That spelled trouble to Buffett and, within a year, Berkshire had dumped its entire stake in the company. In 2003, news came out that Freddie Mac had regularly misreported its earnings. Brendsel was forced out. In 2008, at the start of the financial crisis, Freddie Mac, along with its sister company Fannie Mae, was on the hook for piles and piles of unwise mortgage loans, and had to be bailed out by the government. Shares of Freddie Mac (FMCC) now trade at just over $2.
4. Berkshire Hathaway
Annual average compounded return: 22%
Total return: 1,745,300%
Years held: 49
When Buffett bought Berkshire Hathaway (BRKA) in 1965 for for about $12 a share, it was a textile company and one of the largest employers in New Bedford, Mass. It quickly became Buffett’s acquisition vehicle.
He first bought up insurance companies and then a whole host of other kinds of companies, including retailer Nebraska Furniture Mart, See’s Candies, catalog company Oriental Trading, ice cream scooper Dairy Queen, underwear maker Fruit of the Loom, railroad firm Burlington Northern, and, most recently in partnership with Brazilian investment firm 3G, ketchup maker Heinz.
Buffett shuttered the textile business in 1985, and he moved the company’s headquarters to his hometown, Omaha, long before then. The true success of Berkshire is the combination of the cash generated by its insurance business and Buffett’s ability to invest that cash far better than anyone else on the planet. But Buffett has also proven good at picking managers and having a light touch. Only when companies prove to be a problem, like paint company Benjamin Moore, has Buffett swooped in. Buffett’s conglomerate now ranks fourth on the Fortune 500 and now has a stock price of $210,000.
5. Wells Fargo
Annual average compounded return: 21%
Total return: 9,417%
Years held: 24
Buffett first announced his $290 million investment in Wells Fargo (WFC) in his 1990 annual letter to shareholders. Bank stocks were being battered by the savings and loan crisis, and Buffett characteristically took advantage of the market turmoil to buy into one of the highest quality banks he could find.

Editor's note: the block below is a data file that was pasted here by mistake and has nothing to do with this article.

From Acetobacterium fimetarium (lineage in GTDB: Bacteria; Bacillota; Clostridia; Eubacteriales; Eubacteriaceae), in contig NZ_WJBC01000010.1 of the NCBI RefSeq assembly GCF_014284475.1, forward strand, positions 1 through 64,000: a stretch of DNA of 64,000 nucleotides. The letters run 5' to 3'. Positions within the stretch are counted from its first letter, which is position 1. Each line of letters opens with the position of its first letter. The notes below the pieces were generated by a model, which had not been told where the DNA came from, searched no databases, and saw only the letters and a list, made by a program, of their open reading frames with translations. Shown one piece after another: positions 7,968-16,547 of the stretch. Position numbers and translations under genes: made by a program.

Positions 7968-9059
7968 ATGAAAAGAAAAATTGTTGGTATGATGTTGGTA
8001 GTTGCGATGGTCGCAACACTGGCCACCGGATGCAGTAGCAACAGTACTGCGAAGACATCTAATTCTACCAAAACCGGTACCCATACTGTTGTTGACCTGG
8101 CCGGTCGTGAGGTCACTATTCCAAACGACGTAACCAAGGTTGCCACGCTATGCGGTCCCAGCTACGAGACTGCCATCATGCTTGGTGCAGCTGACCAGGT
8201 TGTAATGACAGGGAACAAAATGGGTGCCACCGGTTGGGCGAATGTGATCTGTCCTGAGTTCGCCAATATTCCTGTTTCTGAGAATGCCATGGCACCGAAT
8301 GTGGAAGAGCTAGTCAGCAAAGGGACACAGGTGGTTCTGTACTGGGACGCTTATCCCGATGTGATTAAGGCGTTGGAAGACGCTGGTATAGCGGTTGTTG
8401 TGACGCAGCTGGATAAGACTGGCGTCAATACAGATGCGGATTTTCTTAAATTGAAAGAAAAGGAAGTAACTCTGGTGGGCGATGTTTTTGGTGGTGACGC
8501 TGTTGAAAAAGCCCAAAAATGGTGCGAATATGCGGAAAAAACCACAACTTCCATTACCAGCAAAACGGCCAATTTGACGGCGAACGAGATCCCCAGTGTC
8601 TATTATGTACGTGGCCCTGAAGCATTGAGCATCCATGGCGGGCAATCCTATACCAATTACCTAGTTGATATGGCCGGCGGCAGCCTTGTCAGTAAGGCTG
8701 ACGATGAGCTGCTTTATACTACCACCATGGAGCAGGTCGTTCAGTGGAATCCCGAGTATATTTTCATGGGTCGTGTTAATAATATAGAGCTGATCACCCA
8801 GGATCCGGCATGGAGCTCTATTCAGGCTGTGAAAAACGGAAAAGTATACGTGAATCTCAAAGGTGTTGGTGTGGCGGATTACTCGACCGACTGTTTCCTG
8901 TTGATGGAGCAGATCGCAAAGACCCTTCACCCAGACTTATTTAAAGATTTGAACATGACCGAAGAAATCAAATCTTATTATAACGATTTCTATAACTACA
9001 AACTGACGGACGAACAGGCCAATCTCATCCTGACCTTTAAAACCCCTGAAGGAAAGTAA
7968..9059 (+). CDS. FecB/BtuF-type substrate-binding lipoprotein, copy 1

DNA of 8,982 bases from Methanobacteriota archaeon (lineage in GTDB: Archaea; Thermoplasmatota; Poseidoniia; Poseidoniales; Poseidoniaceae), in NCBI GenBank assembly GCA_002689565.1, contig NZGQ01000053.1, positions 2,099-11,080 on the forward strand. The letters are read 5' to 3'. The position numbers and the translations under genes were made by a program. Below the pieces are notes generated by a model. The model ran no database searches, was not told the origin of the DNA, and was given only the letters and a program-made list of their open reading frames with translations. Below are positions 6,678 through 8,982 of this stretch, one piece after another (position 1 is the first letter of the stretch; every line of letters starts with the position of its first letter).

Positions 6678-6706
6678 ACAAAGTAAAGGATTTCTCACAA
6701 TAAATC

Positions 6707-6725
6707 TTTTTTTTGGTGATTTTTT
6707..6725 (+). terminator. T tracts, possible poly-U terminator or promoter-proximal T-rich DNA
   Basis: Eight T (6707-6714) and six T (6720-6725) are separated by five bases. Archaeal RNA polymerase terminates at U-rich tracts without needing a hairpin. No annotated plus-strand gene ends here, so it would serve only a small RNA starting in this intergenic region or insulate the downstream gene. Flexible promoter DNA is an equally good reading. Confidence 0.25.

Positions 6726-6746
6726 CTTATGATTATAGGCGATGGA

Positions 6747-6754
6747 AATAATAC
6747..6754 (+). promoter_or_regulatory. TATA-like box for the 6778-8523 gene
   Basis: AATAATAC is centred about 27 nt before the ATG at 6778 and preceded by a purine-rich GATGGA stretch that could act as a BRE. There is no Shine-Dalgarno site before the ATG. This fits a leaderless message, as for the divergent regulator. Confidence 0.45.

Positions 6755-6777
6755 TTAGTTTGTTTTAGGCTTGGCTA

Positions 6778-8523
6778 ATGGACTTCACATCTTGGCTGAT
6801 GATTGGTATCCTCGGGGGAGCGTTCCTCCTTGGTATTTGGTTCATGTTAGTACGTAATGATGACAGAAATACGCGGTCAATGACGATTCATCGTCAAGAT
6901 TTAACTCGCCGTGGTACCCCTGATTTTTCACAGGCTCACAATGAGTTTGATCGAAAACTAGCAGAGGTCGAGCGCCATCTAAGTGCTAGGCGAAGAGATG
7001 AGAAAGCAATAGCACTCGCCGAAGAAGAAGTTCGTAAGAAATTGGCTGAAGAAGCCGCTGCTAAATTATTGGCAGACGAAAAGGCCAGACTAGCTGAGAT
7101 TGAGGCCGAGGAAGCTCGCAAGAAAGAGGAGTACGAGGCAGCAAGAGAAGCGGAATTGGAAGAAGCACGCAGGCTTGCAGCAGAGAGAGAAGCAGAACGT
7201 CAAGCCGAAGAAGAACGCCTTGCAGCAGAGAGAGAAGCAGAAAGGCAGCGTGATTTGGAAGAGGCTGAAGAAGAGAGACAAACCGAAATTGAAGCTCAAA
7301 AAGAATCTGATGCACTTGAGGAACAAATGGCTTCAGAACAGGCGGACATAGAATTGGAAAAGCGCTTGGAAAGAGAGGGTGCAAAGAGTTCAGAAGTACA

Buffett said that, as a rule, he generally doesn’t like to invest in banks (a rule that he has broken again and again, first with Wells but more recently with Bank of America (BAC) and US Bancorp (USB)) but Wells was too much of a bargain to pass up.
That was a good call. Back in 1990, Wells Fargo had a market capitalization of $2.9 billion. It is now worth $275 billion. Last year, it earned more money than any other bank in the country. Berkshire is still Wells Fargo’s largest outside shareholder, and Wells would like Buffett and Berkshire to stick around. Recently, Wells Fargo’s CEO John Stumpf told an audience at the National Press Club that he advised the 84-year-old Buffett, who classically subsists on a diet of Cherry Cokes and steak, to cut back on his sodium intake. “When the food comes, Warren grabs a salt shaker in his left hand and one in his right, and it’s a snowstorm,” Stumpf told the crowd. “And I know a snowstorm when I see one because I’m from Minnesota.”
6. The Intelligent Investor
Annual average compounded return: A lot
Total return: $45 billion
Years since read: 65 (published in 1949)
Buffett has said the best investment he ever made was not a stock or a bond or even in real estate, but buying a copy of The Intelligent Investor, a book written by Benjamin Graham. Buffett read the book when it came out in 1949 and later enrolled at Columbia Business School in order to take classes with Graham. Buffett says the book still guides his investment decisions today, and he has recommended it to Bill Gates, among others. Here’s what Buffett had to say about the book in his most recent letter to Berkshire shareholders:
I can’t remember what I paid for that first copy of The Intelligent Investor. Whatever the cost, it would underscore the truth of Ben’s adage: Price is what you pay; value is what you get. Of all the investments I ever made, buying Ben’s book was the best (except for my purchase of two marriage licenses).